The Government Mandate Raising Housing Costs
"While many factors are contributing to the housing crisis, one significant factor is one-size-fits-all government mandates which prohibit starter homes or makes them more expensive than they otherwise would be."
There’s no doubt about it, skyrocketing housing costs are pricing hardworking Montanans out of our communities.
While many factors are contributing to the housing crisis, one significant factor is one-size-fits-all government mandates which prohibit starter homes or makes them more expensive than they otherwise would be.
Frontier Institute President & CEO, Kendall Cotton joined other Pro-Housing leaders this week in meeting with Governor Gianforte to discuss these barriers to affordable starter homes.
One example is Excessive Minimum Lot Sizes, a common zoning restriction implemented by governments which force property owners to keep lot sizes larger than they might need. The result is larger, more expensive lots. In places like Bozeman, each additional 1000 square feet of lot size mandated by government can raise the cost of a home by anywhere from $46,000 to $69,000!
This is why Representative Katie Zolnikov introduced HB 337, a bill which protects Montanans’ property rights by putting sideboards on government’s ability to mandate Excessive Minimum Lot Sizes in cities.
You can check out our testimony in support of HB 337 during the bill’s first Committee hearing here:
As the 2023 Legislative Session continues we look forward to doing more work to address the housing crisis by strengthening Montanans property rights. Stay tuned as I will continue to provide you updates on this work.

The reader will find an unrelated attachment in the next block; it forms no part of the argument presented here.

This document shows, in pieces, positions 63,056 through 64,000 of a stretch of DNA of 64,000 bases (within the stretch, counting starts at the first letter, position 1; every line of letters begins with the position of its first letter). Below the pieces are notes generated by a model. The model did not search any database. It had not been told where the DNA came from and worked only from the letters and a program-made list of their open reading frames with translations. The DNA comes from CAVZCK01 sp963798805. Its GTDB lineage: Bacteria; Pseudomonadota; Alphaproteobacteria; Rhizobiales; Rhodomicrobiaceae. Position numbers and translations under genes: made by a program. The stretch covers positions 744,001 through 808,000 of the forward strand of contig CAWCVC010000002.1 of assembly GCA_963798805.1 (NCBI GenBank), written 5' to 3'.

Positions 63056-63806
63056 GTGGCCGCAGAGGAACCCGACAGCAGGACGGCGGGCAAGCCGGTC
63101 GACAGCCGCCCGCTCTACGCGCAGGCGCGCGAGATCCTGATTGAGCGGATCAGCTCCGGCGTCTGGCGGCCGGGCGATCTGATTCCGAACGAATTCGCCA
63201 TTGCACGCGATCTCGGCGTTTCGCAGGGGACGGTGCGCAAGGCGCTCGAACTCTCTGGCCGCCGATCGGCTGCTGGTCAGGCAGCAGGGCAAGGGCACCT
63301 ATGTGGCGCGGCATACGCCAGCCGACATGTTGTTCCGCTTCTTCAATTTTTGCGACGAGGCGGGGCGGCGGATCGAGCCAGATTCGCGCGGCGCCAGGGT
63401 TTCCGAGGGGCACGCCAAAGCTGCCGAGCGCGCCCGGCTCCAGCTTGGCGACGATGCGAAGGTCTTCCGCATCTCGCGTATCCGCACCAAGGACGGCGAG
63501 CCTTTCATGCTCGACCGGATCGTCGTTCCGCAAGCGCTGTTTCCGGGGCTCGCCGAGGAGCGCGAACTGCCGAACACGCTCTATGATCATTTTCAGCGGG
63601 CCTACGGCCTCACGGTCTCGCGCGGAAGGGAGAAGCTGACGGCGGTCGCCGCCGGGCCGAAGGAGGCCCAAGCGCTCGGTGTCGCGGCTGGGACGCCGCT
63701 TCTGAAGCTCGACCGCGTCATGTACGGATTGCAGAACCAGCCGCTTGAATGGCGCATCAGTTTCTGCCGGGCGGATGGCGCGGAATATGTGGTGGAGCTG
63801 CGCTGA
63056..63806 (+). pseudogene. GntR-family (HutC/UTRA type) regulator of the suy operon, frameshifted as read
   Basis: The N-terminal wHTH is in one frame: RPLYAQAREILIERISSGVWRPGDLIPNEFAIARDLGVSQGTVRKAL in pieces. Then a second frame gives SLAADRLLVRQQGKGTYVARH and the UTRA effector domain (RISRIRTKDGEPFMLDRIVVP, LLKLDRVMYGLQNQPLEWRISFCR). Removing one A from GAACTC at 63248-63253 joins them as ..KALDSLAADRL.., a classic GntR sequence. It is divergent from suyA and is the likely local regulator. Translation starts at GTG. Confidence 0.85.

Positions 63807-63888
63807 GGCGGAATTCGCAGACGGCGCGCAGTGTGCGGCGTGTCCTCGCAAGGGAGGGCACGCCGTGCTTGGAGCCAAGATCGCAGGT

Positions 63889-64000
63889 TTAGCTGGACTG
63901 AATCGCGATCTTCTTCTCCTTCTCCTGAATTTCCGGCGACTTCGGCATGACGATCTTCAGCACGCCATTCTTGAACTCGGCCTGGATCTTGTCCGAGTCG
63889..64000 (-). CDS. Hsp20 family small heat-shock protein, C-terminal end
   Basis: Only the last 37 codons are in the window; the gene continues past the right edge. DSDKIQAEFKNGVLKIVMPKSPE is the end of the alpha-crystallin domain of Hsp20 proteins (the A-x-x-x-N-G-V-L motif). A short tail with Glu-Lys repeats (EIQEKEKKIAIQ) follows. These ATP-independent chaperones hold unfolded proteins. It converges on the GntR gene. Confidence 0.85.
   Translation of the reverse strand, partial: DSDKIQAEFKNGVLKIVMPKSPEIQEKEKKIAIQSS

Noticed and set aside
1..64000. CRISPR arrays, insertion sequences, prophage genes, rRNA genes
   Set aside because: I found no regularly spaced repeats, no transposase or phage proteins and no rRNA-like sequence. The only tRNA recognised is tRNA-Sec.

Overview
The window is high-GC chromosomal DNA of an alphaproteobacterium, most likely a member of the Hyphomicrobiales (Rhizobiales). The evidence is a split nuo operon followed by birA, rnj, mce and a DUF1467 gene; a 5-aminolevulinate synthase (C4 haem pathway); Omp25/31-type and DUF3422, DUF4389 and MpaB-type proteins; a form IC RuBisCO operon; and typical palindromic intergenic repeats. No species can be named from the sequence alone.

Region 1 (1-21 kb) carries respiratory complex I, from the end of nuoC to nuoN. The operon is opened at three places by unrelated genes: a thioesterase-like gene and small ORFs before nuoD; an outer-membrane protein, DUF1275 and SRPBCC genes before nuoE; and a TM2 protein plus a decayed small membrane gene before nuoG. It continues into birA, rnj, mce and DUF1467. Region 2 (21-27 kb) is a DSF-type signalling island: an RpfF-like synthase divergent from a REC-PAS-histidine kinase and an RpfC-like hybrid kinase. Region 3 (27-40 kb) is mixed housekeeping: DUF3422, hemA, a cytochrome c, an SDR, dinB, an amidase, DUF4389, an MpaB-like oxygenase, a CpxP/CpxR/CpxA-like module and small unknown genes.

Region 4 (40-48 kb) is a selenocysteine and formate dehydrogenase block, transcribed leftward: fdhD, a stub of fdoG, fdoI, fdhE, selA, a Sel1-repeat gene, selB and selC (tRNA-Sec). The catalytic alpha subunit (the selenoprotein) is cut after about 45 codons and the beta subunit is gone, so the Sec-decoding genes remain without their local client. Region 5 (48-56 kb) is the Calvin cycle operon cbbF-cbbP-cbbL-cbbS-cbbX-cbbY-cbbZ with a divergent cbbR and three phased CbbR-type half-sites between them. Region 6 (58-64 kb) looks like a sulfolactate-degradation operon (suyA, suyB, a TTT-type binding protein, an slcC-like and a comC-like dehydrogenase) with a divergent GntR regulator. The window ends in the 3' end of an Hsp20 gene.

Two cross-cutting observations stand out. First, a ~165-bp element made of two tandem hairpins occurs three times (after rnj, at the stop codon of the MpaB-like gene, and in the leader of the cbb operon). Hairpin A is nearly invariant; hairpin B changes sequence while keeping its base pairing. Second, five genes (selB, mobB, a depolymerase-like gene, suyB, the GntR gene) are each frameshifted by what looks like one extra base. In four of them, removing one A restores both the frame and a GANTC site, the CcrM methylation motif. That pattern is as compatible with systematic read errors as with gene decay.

MTLeg Weekly Debrief: Week Of Jan 30 – Feb 3
SB 214 requires Montana to automatically recognize a license for an audiologist or speech-language pathologist from another state in the Audio and Speech-Language Pathology Interstate Compact. Learn more here.
SB 227 follows Frontier Institute and the Montana Housing Task Force’s recommendation for state and local governments to pursue creating self-certification programs to speed up permit reviews. Learn more here.
HB 313 authorizes physician assistants (PA’s) to practice independently, without requiring the supervision of doctors. Learn more here.
HB 324 would place a limit on the growth of local government budgets to protect taxpayers. Learn more here.
HB 326 seeks to rebalance the Judicial Standards Commission (JSC), the oversight body for the Judiciary, to ensure greater independent oversight. Learn more here.
HB 337 follows Frontier Institute recommendation to implement Recommendation 2A from the Montana Housing Task Force, which would prohibit excessive minimum lot areas in cities greater than 2,500 sq ft. in areas served by water and sewer. Learn more here.
Is K.I.T.T Finally Coming to Montana?
On Wednesday, the House Transportation Committee had its first hearing on HB 339 – establishing laws around autonomous vehicles. Sponsored by Rep. Denley M Loge, the bill will allow autonomous vehicles (AV) to operate in the state. The bill requires the car manufacturer or developer to be liable for Level 3 AVs and prohibits Level 4 and 5 AVs without regulation. AVs have various levels of automation. Under Level 3 automation, the human sitting in the driver’s seat is relieved of all driving duties but must be ready and able to take back control if reasonably requested.
Our Take: HB 339 is the first step toward opening Montana to the innovative technologies transforming the transportation industry. While more work will have to be done, HB 339 will provide innovative transportation companies the liability clarification to begin operating in Montana.
Graphic of the Week